Common Latin Phrases Used in Everyday English

Have you ever looked at a dollar bill and wondered what the phrase “E pluribus unum” means? Or if you know what this phrase means, did you know that this is Latin? E pluribus unum translates to “one from many.” Conceptually, this has become a de facto (another Latin phrase) motto for the United States, which emerged as one nation from thirteen colonies.

Latin is considered a dead language because no community uses it as a native language. However, Latin is a historical language now referred to as a classical language. It is still used today in the Church and in literature. Latin words are also commonly used in the courtroom. Romance languages derive directly from Latin. English is a Germanic language. However, many English words come from Latin roots. There are also many Latin terms used directly in English today.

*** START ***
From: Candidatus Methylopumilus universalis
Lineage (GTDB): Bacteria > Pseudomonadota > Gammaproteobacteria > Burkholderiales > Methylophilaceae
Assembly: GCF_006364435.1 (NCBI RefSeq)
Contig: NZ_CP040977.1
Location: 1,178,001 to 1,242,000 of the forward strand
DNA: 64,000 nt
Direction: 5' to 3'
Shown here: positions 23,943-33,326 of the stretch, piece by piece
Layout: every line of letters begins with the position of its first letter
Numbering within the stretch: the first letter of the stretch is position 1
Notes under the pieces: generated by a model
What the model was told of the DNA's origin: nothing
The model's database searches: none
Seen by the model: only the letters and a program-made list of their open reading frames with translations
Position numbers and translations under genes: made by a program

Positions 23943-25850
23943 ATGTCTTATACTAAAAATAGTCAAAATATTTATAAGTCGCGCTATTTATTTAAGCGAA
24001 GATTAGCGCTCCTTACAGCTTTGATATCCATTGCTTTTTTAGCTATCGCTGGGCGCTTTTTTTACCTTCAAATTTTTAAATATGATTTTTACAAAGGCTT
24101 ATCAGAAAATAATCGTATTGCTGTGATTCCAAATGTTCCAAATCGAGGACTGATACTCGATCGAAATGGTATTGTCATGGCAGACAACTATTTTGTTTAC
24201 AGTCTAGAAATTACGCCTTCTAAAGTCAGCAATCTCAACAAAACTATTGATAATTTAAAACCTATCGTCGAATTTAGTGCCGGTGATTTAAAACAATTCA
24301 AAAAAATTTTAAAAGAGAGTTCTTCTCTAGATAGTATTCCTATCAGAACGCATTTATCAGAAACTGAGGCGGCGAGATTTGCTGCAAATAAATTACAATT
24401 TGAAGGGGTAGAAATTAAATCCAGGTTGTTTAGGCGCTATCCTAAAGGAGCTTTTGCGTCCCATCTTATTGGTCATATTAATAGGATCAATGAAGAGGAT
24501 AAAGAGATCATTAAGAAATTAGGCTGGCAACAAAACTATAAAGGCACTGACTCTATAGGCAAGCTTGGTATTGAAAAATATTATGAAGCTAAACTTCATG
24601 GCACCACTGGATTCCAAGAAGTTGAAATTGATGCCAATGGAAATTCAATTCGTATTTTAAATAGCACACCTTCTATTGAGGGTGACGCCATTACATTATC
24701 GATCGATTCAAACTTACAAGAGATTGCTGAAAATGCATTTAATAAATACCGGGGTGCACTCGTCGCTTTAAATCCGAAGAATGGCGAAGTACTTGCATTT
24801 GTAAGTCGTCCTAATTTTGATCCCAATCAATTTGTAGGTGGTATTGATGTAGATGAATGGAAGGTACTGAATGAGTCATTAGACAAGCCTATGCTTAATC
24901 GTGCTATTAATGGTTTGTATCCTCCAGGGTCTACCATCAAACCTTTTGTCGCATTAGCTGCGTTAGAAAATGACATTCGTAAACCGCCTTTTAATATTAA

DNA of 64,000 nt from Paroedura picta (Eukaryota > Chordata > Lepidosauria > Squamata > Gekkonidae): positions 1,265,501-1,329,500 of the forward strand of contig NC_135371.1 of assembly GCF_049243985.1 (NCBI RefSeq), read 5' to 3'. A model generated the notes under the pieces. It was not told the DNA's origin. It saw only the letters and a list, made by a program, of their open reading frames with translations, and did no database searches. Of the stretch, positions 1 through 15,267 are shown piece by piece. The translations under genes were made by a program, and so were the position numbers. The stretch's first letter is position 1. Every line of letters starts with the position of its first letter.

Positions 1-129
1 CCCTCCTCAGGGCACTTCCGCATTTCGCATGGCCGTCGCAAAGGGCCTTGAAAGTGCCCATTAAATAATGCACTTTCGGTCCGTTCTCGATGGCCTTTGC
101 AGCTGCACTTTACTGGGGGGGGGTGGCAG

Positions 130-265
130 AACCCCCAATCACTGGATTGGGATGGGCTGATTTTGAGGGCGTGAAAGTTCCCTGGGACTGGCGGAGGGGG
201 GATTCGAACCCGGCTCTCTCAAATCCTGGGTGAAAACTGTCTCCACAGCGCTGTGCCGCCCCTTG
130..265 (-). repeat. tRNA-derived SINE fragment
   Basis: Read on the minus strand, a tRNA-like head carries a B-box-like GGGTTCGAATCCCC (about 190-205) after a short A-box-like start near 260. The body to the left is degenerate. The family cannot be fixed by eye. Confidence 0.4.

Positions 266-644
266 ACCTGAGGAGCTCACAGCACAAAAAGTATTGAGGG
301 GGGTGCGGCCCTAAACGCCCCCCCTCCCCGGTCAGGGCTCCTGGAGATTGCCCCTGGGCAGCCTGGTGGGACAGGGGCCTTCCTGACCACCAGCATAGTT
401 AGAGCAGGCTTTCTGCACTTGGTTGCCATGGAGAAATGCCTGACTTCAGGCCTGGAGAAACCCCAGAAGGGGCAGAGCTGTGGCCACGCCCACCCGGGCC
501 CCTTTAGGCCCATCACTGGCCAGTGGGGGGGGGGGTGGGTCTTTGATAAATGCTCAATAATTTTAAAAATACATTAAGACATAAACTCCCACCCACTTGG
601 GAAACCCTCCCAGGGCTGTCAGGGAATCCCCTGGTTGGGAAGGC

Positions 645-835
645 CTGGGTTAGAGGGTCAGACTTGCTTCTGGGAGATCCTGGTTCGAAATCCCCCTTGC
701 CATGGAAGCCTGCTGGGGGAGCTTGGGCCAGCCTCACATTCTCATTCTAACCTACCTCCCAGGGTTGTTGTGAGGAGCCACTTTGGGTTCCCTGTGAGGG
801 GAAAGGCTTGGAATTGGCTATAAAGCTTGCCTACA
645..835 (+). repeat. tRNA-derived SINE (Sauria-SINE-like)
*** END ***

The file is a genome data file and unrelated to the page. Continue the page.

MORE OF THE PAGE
Here are some common Latin phrases used in everyday English:

ad hoc – formed for a particular purpose

ad lib – improvised

alter ego – other self

bona fide – real, genuine

carpe diem – seize the day

caveat – a stipulation or condition

consensus – agreement

de facto – in reality

de jure – by law

ergo – therefore

et cetera (etc) – and so on

excelsior – ever upward

major – great

mea culpa – through my own fault

per capita – per person

per diem – per day

per se – specifically, by itself

status quo – the state in which, existing state of affairs

verbatim – in exactly the same words

vice versa – the other way around

How many of these common Latin phrases do you use in your everyday speech?



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